DENVER, November 15, 2001 ? The Communications Workers of America (CWA), the world?s largest telecommunications union, representing 37,000 Qwest employees, today threw its support behind the efforts of Qwest Communications International Inc. (NYSE: Q) to re-enter the long-distance business in its 14 Western states. CWA pledged its support because Qwest?s re-entry into the long-distance business will help create jobs in the telecommunications industry and save customers money.
?The CWA is supporting Qwest?s long-distance re-entry because it?s good for jobs and it?s good for customers,? said John Thompson, Communications Workers of America vice president, district 7. ?Qwest?s local markets are open to competitors and it?s time to bring the benefits of real long-distance competition to millions of people in the West, as well as create good, high-wage jobs in the telecommunications industry.?
?Qwest is thrilled to have the support of John Thompson and thousands of CWA members in states throughout our region,? said Steve Davis, Qwest senior vice president for policy and law. ?CWA?s endorsement underscores the value to everyone of creating competition in the region.?
Qwest has completed long-distance re-entry workshops in 12 of the 14 states where it provides local service. Additionally, testing of Qwest?s operational support systems (OSS) is making steady progress. The Regional Oversight Committee?s OSS testing process, made up of regulators from 13 states in Qwest?s local service territory, is more than 80 percent complete and is expected to conclude by mid- to late December.
Thompson said the CWA supports concluding the long-distance re-entry process on a fast-track in order to more quickly deliver the benefits of long-distance competition. ?During these tough economic times, saving money is important,? said Thompson. ?Our 37,000 Qwest members and their families can really benefit from lower phone bills. We?re going to work to make that a reality as soon as possible.?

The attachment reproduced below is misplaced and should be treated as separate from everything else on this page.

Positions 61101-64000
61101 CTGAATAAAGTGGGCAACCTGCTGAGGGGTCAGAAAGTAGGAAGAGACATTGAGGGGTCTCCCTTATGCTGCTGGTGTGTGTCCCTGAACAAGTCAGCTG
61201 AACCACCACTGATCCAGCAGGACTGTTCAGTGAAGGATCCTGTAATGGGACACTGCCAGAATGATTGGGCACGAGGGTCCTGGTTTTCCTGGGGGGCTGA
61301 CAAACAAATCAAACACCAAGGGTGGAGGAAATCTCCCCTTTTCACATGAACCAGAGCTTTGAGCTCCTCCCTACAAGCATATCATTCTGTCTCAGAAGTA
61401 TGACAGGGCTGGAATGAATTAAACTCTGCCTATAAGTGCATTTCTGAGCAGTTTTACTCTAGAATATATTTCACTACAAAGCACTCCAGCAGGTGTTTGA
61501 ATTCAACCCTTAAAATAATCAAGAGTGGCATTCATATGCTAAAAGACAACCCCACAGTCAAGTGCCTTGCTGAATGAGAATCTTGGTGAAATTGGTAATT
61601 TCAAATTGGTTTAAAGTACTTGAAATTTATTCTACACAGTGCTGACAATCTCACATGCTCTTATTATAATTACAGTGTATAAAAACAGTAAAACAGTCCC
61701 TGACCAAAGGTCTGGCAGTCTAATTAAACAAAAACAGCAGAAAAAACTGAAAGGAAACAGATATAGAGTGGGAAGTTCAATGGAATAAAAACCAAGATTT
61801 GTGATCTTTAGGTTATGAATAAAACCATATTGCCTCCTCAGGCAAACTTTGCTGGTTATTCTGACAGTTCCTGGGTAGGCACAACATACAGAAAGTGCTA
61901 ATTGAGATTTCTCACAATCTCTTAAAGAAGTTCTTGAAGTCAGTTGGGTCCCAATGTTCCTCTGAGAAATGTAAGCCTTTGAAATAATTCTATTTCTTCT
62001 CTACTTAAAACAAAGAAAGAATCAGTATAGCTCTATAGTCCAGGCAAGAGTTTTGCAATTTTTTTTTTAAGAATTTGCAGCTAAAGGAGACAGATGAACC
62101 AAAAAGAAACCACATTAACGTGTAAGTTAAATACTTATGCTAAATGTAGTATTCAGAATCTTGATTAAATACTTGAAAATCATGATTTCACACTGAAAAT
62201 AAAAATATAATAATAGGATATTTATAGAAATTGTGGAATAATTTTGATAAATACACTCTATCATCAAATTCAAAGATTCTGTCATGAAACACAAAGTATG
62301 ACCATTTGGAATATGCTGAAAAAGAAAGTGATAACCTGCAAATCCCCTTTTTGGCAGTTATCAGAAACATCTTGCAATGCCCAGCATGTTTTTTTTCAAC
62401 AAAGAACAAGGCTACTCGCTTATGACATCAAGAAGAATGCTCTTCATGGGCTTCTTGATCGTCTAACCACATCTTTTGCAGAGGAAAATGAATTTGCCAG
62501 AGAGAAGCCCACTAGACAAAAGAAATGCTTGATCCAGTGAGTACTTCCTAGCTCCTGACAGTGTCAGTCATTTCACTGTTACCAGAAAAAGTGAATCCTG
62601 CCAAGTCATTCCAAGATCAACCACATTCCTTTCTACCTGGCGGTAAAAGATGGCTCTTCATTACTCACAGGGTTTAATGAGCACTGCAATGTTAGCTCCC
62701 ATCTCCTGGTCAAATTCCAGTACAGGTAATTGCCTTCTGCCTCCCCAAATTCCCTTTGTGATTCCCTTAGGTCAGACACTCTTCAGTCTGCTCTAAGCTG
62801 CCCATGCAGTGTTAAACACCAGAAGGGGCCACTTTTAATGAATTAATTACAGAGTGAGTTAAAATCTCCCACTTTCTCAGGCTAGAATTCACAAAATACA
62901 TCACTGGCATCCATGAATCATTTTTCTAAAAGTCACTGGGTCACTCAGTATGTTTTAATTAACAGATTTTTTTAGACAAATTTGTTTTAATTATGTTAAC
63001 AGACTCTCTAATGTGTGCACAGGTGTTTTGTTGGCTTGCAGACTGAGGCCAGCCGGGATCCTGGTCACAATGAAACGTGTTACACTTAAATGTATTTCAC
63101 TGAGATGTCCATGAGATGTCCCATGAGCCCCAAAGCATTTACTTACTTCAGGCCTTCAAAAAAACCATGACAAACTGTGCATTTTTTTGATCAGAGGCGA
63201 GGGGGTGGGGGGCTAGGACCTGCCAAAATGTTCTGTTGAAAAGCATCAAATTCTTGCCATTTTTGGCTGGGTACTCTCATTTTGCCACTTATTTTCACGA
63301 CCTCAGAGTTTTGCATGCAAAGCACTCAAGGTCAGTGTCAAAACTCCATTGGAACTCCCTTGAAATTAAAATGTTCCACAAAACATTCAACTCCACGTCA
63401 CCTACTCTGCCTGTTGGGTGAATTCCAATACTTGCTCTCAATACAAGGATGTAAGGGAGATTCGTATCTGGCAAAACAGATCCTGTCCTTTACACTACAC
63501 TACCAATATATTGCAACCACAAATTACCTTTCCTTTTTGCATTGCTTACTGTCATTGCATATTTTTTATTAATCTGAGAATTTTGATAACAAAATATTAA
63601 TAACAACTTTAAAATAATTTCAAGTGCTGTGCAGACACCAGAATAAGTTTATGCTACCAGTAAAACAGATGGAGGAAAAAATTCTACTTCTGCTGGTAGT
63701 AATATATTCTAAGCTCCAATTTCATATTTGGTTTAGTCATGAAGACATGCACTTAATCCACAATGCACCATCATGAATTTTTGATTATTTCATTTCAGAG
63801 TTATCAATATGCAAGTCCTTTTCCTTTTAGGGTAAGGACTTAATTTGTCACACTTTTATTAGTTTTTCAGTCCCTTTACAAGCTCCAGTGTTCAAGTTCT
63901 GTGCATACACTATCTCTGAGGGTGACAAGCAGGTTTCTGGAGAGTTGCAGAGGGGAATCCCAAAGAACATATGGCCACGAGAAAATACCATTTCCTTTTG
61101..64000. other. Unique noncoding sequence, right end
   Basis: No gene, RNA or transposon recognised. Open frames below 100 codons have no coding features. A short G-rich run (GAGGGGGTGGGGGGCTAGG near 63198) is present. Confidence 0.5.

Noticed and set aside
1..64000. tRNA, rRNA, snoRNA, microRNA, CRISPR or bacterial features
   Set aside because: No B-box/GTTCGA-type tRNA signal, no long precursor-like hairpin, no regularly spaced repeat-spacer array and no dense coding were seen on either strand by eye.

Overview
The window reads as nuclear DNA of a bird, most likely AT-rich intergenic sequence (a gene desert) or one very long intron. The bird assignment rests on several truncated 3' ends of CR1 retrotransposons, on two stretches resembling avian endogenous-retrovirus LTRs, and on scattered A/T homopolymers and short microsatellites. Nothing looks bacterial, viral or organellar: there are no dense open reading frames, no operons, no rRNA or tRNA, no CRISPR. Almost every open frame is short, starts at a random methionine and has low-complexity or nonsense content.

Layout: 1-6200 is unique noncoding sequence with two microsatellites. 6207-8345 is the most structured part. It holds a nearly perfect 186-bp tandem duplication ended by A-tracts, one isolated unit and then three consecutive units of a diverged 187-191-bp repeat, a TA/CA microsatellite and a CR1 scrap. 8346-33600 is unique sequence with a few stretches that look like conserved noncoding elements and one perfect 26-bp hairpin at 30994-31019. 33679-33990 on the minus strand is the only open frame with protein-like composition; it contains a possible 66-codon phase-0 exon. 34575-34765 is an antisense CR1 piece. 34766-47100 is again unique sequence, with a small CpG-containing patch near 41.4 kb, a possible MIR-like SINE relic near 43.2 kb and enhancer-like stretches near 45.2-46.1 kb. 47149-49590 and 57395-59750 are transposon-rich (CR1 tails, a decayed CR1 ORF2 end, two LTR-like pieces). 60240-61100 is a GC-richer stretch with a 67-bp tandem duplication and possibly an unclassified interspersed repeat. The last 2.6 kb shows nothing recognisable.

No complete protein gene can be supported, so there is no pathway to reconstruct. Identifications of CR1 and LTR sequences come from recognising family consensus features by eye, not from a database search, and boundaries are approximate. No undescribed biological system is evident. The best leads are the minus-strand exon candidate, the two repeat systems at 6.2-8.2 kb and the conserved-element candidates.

A study by Professor Jerry A. Hausman, director of the Massachusetts Institute of Technology (MIT) Telecommunications Economics Research Program, found that customers in Qwest?s local service territory could save well over $1 billion annually in local and long-distance charges once Qwest is allowed to re-enter the long-distance market. Additionally, a report by Consumer Action, an independent consumer non-profit, found that long-distance rates are increasing everywhere except in states where the local exchange carrier, such as Qwest, has been approved to offer competitive long-distance services. The study found that rates actually decreased in these states.
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